Well done to everyone who voiced their concern over this advert. I think it was a genuine misguided mistake - for me it was not the fact that a dog is kept kennelled outside, it was the discordancy of 'family pet kennelled alone in harsh conditions in an unsuitable kennel'.

The differences between suitable and unsuitable outdoor housing for dogs, and breeds of dogs that can tolerate this housing can be subtle for people who do not fully understand about breed differences in dogs. It also skips over the very important distinction between dogs that have been raised living outdoors and are used to it, and those that are used to indoor life.

The advert was more jarring and distasteful than an outright deliberate depiction of animal abuse and cruelty; unfortunately it may well have been used in some people's minds to legitimise cruelty by doing this to their pet.

Of course even when it is howling a gale and snowing outside they will still want their walks, but after that they'll want to steam off their muddy paws by the fire indoors...


We will believe it when we see it ;)

Well done to Julie Hill for her campaign which has united us all in our efforts..also to Beverley Cuddy & Carolyn Monteith and everyone else that put time and energy into supporting the cause.

I hope that John Lewis will be permanently removing the offending section of their Christmas ad as have just had to watch it in the middle of a film grr....!

Encouraging responsible dog ownership of Chihuahuas & toy breeds.

bouncersmum said...

They say they wanted a poignant moment with the boy decorating the dogs kennel?

Why not have him decorating the dogs bed/basket INDOORS?

Chapstaff said...

I think John Lewis (or Marketing Week) are 'deliberately' missing the point here when they say
" Rannoch is a well loved pet and his owner is very happy with how he is portrayed. We also had a dog handler present at the shoot (approved by the animal consultants and trainers association), and our advert was approved by an independent body, who ensure that no scenes are shown that encourage the mistreatment of animals"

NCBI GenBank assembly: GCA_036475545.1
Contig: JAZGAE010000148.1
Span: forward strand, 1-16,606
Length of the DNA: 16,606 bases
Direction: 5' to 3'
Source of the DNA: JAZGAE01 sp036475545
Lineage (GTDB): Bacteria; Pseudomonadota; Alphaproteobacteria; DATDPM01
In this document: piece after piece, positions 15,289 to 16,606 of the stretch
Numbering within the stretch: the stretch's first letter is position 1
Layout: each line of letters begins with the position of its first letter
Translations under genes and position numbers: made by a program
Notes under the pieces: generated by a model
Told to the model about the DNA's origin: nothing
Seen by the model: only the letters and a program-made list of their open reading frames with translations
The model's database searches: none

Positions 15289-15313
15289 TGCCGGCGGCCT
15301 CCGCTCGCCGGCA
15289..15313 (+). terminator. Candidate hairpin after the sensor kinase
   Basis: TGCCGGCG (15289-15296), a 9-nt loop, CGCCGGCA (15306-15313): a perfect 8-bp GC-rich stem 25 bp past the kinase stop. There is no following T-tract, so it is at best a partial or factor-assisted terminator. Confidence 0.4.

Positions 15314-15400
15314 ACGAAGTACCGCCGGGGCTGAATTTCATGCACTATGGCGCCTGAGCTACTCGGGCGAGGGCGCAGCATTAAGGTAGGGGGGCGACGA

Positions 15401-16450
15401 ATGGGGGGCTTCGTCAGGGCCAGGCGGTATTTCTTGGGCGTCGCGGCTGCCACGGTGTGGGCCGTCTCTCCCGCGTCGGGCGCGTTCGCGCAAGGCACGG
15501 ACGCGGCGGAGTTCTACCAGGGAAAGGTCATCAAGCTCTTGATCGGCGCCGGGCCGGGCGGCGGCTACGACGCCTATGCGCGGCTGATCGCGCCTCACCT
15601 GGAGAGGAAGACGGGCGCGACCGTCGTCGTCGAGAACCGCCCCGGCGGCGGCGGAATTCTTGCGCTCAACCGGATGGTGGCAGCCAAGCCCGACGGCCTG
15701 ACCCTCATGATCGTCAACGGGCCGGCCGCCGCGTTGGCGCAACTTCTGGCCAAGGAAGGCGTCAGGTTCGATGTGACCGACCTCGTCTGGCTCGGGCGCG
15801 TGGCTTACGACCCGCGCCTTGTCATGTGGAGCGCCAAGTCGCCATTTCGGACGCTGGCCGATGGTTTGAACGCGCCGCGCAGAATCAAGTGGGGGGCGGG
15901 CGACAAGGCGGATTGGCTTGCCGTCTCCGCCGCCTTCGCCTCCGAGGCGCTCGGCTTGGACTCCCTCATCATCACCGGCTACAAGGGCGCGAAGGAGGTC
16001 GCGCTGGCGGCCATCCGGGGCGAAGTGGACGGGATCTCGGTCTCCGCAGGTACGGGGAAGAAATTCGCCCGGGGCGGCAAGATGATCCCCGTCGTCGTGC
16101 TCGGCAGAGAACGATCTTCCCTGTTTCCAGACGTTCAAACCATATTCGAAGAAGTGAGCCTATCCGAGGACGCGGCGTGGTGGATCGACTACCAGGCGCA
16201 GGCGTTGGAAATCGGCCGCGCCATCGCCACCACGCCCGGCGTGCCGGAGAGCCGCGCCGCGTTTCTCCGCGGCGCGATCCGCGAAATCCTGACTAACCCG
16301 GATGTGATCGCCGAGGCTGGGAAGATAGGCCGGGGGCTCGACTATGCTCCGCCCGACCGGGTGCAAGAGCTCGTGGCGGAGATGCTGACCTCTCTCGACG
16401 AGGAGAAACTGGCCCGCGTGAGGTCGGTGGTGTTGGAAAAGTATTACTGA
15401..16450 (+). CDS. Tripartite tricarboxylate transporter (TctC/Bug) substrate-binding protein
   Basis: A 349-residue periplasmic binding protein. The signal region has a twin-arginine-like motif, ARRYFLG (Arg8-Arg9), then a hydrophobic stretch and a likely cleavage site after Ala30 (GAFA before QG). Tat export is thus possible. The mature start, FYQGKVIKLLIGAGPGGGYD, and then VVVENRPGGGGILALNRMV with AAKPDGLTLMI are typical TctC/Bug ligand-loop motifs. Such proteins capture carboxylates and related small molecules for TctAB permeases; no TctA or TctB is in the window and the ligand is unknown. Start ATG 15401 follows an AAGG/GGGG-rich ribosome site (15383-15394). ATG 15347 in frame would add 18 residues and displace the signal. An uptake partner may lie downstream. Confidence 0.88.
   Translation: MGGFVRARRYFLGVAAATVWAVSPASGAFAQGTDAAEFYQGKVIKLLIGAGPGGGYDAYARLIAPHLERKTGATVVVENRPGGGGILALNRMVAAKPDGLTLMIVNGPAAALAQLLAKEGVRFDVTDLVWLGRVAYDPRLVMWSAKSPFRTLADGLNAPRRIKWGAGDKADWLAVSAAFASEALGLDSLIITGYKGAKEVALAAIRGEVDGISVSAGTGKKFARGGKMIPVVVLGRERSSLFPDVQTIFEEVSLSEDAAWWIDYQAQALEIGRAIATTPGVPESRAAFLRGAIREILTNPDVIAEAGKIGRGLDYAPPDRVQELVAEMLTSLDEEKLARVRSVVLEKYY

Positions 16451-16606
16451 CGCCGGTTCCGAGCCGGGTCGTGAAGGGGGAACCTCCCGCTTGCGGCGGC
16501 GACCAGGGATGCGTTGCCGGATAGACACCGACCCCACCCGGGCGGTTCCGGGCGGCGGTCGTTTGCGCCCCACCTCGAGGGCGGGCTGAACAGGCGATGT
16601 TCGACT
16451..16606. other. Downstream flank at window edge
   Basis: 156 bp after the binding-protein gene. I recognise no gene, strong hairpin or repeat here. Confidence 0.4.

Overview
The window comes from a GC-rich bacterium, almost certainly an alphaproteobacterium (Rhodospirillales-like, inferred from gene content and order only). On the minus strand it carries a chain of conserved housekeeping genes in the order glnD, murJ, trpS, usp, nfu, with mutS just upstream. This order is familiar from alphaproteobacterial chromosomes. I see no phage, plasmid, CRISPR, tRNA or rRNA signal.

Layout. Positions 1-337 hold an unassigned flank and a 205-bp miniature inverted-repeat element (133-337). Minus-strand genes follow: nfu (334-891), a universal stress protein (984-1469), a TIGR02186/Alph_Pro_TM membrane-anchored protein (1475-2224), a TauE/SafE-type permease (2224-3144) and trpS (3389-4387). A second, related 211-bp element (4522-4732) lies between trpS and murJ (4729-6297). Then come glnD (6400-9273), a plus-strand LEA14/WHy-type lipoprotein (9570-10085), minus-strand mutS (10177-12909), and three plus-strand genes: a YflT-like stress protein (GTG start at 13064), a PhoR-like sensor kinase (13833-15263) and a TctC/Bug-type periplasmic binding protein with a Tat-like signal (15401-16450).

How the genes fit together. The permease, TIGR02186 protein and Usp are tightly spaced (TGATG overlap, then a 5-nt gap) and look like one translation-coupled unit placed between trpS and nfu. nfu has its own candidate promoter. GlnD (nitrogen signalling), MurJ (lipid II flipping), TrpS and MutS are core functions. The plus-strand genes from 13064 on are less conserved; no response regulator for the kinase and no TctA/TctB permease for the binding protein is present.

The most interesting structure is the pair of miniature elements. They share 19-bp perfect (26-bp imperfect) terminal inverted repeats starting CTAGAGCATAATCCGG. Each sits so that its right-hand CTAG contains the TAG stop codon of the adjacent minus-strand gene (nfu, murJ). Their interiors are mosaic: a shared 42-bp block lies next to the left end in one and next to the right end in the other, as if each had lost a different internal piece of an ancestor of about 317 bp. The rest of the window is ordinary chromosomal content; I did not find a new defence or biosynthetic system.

No-one was complaining at the way the canine actor was treated on set!

Carolyn said...

Don't celebrate yet.

I received this statement from John Lewis at 8.20am this morning.

"As you suggest we had always planned to introduce 30-second versions of the ad at this stage in the campaign. These shorter versions will feature a different ending. We may introduce further versions at a later stage, again this is normal for long-running campaigns. The original 60-second ad will have completed the majority of its scheduled run by the end of the weekend. "

In other words, their very carefully worded statement appears to say that they will be continuing with their original ad campaign - and are not saying they will abandon the 60 second ad.

It looks very much as if they are trying to play a 'corporate slight of hand' and mislead us into going away - and worse into thinking that they have listened to us and that they are good guys.

Anonymous said...

Rannock is a Deer hound which is a breed used to being outside some of the time. That is why he was "specifically" chosen.
I wonder why John Lewis "specifically" chose to portray a dog being kept outside in bad weather conditions as part of their "warm and cosy " campaign?

vanessa said...

My email received from JL stated that Rannocks owner 'who was also his breeder' was happy with the ad.
Maybe his breeder also saw the £ signs???